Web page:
The Health Care Providers’ Perspectives on End-of-Life Patients’ Sense of Dignity. A Comparison Among Four Different Professionals’ Categories
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The studies on terminally ill patients’ dignity as perceived by health care providers (HCPs) in palliative care are growing. The comparison of different HCPs’ perspectives in particular is necessary to explore how HCPs perceive patients’ dignity in order to promote reflection on this core issue. This study aimed to investigate the perspectives on end-of-life patients’ sense of dignity among four different categories of professionals: nurse assistants, nurses, psychologists, and physicians. A sample of 306 HCPs completed the Patient Dignity Inventory-Italian Version (PDI-IT) adapted for them and an ad hoc semi-structured written interview. Their responses were then analyzed using frequencies of the answers to the PDI-IT, a multivariate analysis of variance, Pearson’s correlation index, t tests, and content analysis. All HCPs scored the relevance to the dignity-related physical aspects highly, followed by the psychological distress. Nurse assistants and nurses provided higher scores on the psychological and existential and spiritual PDI subscales than the other HCP groups. The social sphere was evaluated as the least salient for the patients’ sense of dignity. Physicians who attended a course on dignity considered the psychological and existential dignity dimensions more. Differences in role and expertise could lead to different HCPs’ perspectives on dignity, while the multidisciplinary work could favor their aligning. Therefore, it is essential to encourage HCPs’ communicative exchange and reflective awareness through training, i.e., courses, seminars, and focus groups. These developments could promote increasingly adequate patient-centered care.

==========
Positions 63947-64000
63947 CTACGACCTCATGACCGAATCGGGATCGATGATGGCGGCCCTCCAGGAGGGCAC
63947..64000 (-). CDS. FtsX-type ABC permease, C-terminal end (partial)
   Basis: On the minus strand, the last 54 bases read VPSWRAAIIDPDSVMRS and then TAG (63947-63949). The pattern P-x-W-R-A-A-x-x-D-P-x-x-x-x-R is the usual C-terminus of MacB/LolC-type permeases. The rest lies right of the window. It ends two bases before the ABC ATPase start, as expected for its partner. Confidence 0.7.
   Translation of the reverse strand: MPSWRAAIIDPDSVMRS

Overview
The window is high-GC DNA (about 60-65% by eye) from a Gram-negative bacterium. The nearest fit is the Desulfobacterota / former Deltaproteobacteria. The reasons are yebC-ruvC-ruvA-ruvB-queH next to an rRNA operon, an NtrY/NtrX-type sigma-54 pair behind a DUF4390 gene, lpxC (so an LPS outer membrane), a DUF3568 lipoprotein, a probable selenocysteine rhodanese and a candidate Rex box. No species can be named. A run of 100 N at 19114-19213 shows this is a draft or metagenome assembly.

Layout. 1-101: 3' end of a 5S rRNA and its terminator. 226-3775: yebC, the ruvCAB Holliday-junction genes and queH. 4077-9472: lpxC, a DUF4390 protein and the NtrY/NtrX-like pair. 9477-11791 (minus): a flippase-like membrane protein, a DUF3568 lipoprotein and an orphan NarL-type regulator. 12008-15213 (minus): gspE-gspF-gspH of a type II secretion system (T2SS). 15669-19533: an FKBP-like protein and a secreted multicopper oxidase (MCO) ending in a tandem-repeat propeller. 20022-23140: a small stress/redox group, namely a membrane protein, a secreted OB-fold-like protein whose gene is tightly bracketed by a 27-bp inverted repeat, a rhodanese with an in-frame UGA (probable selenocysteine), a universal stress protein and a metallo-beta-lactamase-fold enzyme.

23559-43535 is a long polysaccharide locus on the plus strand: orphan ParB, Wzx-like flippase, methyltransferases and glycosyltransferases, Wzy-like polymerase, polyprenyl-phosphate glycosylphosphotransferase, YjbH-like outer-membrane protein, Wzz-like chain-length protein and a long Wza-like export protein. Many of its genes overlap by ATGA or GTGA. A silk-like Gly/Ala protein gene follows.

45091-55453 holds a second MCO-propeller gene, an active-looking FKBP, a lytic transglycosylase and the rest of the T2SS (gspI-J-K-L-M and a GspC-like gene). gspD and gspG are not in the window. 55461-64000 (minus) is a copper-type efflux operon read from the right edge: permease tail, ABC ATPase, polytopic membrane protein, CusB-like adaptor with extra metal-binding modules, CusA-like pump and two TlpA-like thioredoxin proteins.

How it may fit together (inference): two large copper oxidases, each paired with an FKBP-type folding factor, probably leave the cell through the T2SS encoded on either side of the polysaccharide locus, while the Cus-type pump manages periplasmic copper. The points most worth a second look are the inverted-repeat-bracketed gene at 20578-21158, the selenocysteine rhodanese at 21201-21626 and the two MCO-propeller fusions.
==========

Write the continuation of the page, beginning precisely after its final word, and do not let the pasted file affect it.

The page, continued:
KeywordsDignity Health care providers End-of-life patients Cancer Palliative care
The authors thank the research staff for their precious contribution and the colleagues of the “Città della Salute e della Scienza” Hospital’s departments that participated in the study: Dermatology, Oncology, Internal Medicine, Hematology, Geriatrics, General Medicine, Urology, and Psycho-Oncology Unit.
Compliance with Ethical Standards
Conflict of Interest
The authors declare that they have no conflict of interest.
All procedures performed in this study involving human participants were in accordance with the ethical standards of the institutional ethics committee and with the 1964 Helsinki declaration and its later amendments or comparable ethical standards.
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